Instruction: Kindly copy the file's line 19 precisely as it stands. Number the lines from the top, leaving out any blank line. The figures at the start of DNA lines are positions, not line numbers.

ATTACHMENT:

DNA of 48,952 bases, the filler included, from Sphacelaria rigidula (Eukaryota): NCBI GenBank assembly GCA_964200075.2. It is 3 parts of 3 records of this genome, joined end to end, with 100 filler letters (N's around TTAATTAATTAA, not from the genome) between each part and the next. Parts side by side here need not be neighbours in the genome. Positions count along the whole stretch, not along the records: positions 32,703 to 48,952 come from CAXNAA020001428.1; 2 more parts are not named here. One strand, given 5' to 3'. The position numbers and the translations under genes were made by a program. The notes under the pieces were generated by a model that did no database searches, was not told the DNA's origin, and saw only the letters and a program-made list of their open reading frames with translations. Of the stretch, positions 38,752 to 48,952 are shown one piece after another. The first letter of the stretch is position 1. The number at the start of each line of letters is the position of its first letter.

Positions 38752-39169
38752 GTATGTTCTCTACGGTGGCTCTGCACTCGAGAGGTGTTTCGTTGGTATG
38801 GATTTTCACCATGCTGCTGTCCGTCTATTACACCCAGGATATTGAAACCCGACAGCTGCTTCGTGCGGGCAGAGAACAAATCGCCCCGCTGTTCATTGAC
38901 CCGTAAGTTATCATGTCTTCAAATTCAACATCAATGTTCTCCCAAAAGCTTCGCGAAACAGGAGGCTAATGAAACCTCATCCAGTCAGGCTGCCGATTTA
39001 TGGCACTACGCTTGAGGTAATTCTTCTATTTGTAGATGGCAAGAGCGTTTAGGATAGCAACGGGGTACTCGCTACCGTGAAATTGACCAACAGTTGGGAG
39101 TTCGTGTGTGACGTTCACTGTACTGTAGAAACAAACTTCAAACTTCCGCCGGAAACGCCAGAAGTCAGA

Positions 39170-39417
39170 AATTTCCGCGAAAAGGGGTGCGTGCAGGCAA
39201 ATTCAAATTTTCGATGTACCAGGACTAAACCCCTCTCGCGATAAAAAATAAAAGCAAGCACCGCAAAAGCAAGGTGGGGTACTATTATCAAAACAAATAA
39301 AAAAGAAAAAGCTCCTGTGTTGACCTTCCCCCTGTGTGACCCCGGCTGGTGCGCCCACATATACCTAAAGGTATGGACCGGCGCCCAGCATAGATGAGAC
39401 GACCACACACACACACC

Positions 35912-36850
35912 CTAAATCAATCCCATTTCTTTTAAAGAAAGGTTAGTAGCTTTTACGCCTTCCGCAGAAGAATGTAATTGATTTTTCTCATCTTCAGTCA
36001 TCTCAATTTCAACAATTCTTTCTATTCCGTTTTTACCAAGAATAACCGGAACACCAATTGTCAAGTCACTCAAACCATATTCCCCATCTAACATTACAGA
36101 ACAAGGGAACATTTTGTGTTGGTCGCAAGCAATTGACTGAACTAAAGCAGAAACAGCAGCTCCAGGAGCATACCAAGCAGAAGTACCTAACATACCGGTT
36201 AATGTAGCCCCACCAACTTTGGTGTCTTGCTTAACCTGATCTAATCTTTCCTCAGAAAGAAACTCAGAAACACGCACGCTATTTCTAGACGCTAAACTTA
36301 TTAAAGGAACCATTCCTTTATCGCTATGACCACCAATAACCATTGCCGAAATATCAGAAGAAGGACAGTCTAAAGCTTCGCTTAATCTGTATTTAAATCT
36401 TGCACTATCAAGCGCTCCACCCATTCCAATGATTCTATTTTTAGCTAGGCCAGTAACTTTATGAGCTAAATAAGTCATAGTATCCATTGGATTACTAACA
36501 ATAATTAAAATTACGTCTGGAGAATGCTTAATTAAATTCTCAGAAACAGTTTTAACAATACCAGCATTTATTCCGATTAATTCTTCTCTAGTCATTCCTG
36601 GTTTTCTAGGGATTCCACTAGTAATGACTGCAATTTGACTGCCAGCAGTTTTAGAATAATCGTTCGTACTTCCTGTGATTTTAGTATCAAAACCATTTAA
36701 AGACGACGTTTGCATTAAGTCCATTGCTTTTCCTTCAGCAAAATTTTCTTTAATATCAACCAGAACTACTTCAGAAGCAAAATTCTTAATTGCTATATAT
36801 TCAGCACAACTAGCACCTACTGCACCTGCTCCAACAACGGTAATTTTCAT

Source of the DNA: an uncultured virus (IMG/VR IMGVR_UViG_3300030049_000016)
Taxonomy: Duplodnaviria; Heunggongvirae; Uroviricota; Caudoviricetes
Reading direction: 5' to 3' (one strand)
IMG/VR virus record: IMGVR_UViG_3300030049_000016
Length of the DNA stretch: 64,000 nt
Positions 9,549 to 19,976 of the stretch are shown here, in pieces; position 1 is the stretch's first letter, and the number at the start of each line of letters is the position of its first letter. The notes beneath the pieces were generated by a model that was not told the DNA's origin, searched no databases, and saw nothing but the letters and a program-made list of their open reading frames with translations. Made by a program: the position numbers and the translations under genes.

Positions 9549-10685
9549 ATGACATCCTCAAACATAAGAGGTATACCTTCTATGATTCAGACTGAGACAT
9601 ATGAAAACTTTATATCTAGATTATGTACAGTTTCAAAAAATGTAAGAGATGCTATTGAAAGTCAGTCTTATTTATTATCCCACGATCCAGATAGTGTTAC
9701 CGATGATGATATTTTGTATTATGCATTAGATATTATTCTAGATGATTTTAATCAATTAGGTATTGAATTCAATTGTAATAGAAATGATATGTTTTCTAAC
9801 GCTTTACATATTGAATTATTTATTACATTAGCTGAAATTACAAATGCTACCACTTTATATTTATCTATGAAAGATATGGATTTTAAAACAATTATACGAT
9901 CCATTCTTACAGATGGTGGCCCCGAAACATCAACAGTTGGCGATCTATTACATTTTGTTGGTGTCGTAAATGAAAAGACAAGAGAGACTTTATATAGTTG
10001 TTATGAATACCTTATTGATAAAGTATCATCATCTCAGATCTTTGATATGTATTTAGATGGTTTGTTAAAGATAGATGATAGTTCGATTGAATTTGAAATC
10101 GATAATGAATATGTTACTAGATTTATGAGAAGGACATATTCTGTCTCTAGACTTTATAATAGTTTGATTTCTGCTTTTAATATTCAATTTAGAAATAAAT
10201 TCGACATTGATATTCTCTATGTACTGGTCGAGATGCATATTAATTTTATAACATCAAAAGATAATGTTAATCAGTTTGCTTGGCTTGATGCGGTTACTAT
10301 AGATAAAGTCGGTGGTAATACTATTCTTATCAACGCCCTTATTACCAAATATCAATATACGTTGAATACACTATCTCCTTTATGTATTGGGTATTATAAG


36401 TGCACTATCAAGCGCTCCACCCATTCCAATGATTCTATTTTTAGCTAGGCCAGTAACTTTATGAGCTAAATAAGTCATAGTATCCATTGGATTACTAACA